JOURNAL ARTICLE
REVIEW

Post-polio syndrome: an update

B Jubelt, J Drucker
Seminars in Neurology 1993, 13 (3): 283-90
8272600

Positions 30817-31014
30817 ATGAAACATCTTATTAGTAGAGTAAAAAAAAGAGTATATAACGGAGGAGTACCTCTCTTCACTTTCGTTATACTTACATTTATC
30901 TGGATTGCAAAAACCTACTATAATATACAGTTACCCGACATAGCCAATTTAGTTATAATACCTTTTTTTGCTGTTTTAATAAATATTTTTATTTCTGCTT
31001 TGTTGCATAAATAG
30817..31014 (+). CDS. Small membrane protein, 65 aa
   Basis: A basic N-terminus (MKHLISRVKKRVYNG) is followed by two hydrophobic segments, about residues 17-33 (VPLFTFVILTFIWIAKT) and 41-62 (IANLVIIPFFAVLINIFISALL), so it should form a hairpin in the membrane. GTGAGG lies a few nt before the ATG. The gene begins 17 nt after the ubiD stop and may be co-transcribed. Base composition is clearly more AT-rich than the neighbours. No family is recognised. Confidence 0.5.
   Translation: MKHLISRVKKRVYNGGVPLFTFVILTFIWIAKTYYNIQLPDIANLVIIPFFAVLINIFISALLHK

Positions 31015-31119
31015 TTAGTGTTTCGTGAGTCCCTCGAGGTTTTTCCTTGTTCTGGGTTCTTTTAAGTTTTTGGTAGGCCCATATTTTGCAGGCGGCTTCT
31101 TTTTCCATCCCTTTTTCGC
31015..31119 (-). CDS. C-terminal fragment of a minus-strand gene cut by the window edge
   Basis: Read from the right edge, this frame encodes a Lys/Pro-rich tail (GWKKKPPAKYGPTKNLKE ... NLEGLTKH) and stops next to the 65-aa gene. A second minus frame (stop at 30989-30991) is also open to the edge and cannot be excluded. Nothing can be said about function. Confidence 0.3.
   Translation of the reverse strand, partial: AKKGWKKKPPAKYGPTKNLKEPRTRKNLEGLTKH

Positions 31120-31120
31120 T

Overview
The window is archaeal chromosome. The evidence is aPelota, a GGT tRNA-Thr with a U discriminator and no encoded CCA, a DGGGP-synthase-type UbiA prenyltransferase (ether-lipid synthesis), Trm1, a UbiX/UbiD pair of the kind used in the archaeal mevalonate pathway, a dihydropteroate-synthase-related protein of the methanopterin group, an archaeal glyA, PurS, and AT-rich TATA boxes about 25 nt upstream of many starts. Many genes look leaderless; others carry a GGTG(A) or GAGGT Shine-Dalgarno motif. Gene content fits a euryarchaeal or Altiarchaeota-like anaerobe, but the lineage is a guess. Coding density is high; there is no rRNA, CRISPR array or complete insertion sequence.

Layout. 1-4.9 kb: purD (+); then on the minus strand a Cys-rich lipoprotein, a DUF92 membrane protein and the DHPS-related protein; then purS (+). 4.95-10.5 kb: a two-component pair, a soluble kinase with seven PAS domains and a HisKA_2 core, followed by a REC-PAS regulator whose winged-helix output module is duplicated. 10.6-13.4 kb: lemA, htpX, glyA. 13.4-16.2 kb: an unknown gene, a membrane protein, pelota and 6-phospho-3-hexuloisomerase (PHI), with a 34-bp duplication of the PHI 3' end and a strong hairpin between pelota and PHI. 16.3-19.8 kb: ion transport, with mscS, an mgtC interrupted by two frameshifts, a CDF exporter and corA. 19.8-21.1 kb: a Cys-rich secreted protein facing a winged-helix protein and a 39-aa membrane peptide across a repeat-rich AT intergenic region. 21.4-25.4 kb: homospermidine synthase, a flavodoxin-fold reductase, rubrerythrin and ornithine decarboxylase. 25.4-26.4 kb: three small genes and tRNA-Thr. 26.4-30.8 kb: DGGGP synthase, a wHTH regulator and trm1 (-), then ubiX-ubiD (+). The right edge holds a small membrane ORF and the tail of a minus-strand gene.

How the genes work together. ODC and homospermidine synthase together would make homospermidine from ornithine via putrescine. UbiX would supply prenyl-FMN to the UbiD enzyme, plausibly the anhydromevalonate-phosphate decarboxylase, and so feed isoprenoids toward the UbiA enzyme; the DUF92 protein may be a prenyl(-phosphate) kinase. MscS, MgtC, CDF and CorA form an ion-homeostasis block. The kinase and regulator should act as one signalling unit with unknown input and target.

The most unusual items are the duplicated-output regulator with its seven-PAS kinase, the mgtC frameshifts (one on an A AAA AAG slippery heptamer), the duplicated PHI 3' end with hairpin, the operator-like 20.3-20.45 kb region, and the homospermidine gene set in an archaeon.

The PPS is now a well-recognized entity encompassing the late manifestations that occur because of previous poliomyelitis. Common signs and symptoms include fatigue, cold intolerance, joint deteriorations with pain, and prominent neurologic problems that include new weakness, muscle pain, atrophy, respiratory insufficiency, dysphagia, and sleep apnea. It is estimated that there are 1.63 million polio survivors in the United States and that half of them will develop PPS. PPS and PPMA usually begin 30 to 40 years after the acute illness and are very slowly progressive. The etiology is unclear, although premature exhaustion of the new sprouts that develop after acute poliomyelitis and of their motor neurons appears most likely. Less likely is a persistent polio-virus infection or an immune-mediated problem. Treatment is primarily supportive, although nonfatiguing strengthening exercise may improve strength over the short term. The long-term effects of this type of exercise remain to be clarified.

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